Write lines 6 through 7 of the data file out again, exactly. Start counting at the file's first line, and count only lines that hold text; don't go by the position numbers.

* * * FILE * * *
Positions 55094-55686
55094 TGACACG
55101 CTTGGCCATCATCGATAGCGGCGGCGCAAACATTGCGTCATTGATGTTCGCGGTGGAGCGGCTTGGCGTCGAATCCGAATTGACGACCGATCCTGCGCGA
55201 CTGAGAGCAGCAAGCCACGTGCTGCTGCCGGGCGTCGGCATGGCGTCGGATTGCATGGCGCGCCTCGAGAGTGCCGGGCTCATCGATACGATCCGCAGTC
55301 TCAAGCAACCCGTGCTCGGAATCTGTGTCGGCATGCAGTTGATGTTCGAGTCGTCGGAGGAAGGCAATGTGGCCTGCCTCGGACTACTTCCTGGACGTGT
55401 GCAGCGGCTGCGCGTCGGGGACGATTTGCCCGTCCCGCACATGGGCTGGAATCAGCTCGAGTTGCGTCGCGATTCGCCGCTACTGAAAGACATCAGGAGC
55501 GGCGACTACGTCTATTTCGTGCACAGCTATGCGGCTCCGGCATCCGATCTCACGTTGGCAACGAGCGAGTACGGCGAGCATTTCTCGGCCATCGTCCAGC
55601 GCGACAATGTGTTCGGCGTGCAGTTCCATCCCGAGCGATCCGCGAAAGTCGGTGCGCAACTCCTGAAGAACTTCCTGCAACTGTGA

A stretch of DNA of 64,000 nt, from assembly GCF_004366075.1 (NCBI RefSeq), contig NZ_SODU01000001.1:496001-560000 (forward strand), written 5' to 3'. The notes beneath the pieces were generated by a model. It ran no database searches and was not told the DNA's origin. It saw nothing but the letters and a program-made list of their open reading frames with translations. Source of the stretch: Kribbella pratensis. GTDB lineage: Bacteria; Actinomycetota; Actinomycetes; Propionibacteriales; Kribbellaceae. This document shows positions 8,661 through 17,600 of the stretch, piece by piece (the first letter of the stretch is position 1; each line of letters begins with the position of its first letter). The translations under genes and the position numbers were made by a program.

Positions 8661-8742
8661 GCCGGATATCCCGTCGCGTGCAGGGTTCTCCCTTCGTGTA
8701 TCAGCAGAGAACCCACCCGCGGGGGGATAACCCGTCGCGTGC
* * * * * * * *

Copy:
55401 GCAGCGGCTGCGCGTCGGGGACGATTTGCCCGTCCCGCACATGGGCTGGAATCAGCTCGAGTTGCGTCGCGATTCGCCGCTACTGAAAGACATCAGGAGC
55501 GGCGACTACGTCTATTTCGTGCACAGCTATGCGGCTCCGGCATCCGATCTCACGTTGGCAACGAGCGAGTACGGCGAGCATTTCTCGGCCATCGTCCAGC